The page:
Perry’s trade record is spotty—the Carmelo Anthony trade brought back the pick that became Mitchell Robinson, but the Kristaps Porzingis deal, while inconclusive until the Dallas picks convey, looks like a bit of a disaster. He was finessed by Sam Hinkie in the Elfrid Payton draft and the Dwight Howard trade was…complicated (the return was okay, but what was done with the pieces that came back was less so). But for better or worse, he’s who the Knicks have for now.
As for the “few players” mentioned by SNY’s Ian Begley as preferring to be moved, there are a couple guys who spring to mind. While Dennis Smith Jr. recently (rather tepidly) denied the rumors that he wants out of the Garden, it makes sense. He hasn’t gotten any traction this season due to injuries as well as what seems like some mental roadblocks, he’s lost his spot in the rotation almost entirely, and he’s had his home fanbase loudly cheer that they want the other guy, not him. It’s been a rough go of it for Smith and a fresh start (Minnesota is rumored to have interest) could very well be what’s best for both sides.
Speaking of losing your spot in the rotation, Allonzo Trier seems like another likely candidate to be among those privately angling for a trade. He went from getting 23 minutes a night and all the shots he wanted to getting seven DNP-CD’s in the last 15 games, and he’s had semi-public rumblings before. And in a way, he’s right to be upset. While the team is playing better of late, they have been, on the whole, awful for much of the season, while Trier has played decent ball when he’s been out there. He could genuinely help a team in need of scoring punch—say the Sixers or Pistons or Magic. And with restricted free agency coming up, it makes some sense to look to move him now.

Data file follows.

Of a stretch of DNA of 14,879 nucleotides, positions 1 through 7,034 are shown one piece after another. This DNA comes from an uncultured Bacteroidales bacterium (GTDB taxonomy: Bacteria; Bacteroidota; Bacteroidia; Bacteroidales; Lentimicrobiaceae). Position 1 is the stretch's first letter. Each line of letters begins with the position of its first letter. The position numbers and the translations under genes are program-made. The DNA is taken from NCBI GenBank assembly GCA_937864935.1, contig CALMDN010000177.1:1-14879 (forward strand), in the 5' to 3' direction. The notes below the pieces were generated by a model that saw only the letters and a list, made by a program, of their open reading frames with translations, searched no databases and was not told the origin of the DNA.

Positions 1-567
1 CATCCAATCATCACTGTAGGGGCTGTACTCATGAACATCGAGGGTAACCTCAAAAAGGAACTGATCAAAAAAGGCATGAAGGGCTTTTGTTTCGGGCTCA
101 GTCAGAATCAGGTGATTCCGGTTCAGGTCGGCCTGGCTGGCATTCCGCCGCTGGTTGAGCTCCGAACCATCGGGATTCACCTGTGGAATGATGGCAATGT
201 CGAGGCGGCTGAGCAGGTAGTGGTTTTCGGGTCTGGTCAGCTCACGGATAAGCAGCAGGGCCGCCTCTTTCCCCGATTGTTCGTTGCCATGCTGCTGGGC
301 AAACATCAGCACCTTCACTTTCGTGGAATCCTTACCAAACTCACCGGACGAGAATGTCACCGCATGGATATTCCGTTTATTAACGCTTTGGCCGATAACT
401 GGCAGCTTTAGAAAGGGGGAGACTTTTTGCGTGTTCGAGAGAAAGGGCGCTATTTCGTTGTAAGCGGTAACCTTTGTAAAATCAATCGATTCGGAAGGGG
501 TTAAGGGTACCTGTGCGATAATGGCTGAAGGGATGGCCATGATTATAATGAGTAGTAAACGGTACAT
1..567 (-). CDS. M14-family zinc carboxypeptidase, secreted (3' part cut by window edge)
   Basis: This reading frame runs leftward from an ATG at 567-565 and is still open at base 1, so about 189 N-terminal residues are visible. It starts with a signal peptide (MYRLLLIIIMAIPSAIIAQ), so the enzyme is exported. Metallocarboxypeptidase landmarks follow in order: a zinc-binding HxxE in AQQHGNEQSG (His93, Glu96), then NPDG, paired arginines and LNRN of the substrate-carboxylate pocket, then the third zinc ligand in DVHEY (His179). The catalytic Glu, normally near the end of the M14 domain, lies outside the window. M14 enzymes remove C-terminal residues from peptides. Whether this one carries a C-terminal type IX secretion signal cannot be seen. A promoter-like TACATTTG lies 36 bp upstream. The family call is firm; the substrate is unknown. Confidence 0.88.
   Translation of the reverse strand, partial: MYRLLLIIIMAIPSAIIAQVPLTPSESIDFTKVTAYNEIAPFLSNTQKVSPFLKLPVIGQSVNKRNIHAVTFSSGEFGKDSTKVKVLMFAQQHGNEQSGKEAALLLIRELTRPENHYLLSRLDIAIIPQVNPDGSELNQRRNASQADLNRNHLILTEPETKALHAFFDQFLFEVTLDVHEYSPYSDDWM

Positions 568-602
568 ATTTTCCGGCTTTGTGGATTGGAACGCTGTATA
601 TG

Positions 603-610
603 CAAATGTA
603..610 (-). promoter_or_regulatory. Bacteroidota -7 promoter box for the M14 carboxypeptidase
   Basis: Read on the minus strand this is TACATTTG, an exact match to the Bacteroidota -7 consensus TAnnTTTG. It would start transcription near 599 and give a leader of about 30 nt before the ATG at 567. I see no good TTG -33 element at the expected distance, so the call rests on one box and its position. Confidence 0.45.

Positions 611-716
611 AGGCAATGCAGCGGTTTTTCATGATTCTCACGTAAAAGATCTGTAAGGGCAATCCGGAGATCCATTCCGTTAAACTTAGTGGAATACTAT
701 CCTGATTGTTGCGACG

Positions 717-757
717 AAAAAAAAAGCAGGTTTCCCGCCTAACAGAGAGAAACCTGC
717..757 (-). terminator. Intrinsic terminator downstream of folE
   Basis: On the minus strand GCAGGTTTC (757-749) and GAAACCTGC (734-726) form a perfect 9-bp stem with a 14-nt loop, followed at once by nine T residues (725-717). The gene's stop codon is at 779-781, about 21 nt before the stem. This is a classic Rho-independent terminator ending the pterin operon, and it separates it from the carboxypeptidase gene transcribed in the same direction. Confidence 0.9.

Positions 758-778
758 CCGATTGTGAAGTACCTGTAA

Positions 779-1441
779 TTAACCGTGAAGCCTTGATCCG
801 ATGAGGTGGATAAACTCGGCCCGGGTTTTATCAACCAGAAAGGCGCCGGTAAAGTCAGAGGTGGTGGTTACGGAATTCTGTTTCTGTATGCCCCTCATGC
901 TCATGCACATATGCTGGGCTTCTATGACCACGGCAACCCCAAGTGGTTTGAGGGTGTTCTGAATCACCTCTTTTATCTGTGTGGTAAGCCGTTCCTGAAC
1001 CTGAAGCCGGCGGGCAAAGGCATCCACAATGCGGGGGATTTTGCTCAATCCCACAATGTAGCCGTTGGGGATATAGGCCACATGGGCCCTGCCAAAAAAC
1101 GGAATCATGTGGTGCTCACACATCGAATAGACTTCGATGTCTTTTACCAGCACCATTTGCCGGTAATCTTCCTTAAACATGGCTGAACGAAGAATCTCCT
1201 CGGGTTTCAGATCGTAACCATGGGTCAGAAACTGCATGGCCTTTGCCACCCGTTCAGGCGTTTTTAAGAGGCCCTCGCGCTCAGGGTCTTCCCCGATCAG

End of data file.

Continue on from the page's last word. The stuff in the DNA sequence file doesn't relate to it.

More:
The really interesting part will be the Knicks trio of volume-scoring bigs. Marcus Morris has publicly claimed he’s “built for [New York]” and said he wants to stay and help turn things around, and why wouldn’t he? He gets all the shots he wants and as many isolation possessions as he can get before Julius Randle gets jealous and wants his turn. Randle, by the way, is playing some of his best ball of the season, has been shooting nearly 40% from three since Miller took over, and even Bobby Portis has been showing signs of life of late.
It’s these guys who will make the biggest difference to the balance of the team, should one be moved. If, say, the Knicks could somehow trade Julius Randle and one of their shooting guards (Trier, Dotson, or Ellington), they could alleviate most of the logjams on the roster while sliding Morris over to the 4, which would allow the team to run another shooter in the lineup. A two-for-one deal would also allow the Knicks to call defensive standout Kenny Wooten up from Westchester and install him as the permanent backup center.
The NBA trade deadline is 35 days away and the Knicks are currently playing by far their best basketball of the season, which should help improve players’ draft stock, but also make it harder to want to move them. One thing’s for sure, though; Scott Perry and Steve Mills have their work cut out for them.
»READ: How invested should the Knicks be in “unhappy” Karl-Anthony Towns?
»READ: How much blame should Knicks GM Scott Perry share?
»READ: Elfrid Payton is the Knicks’ best point guard—and that’s a problem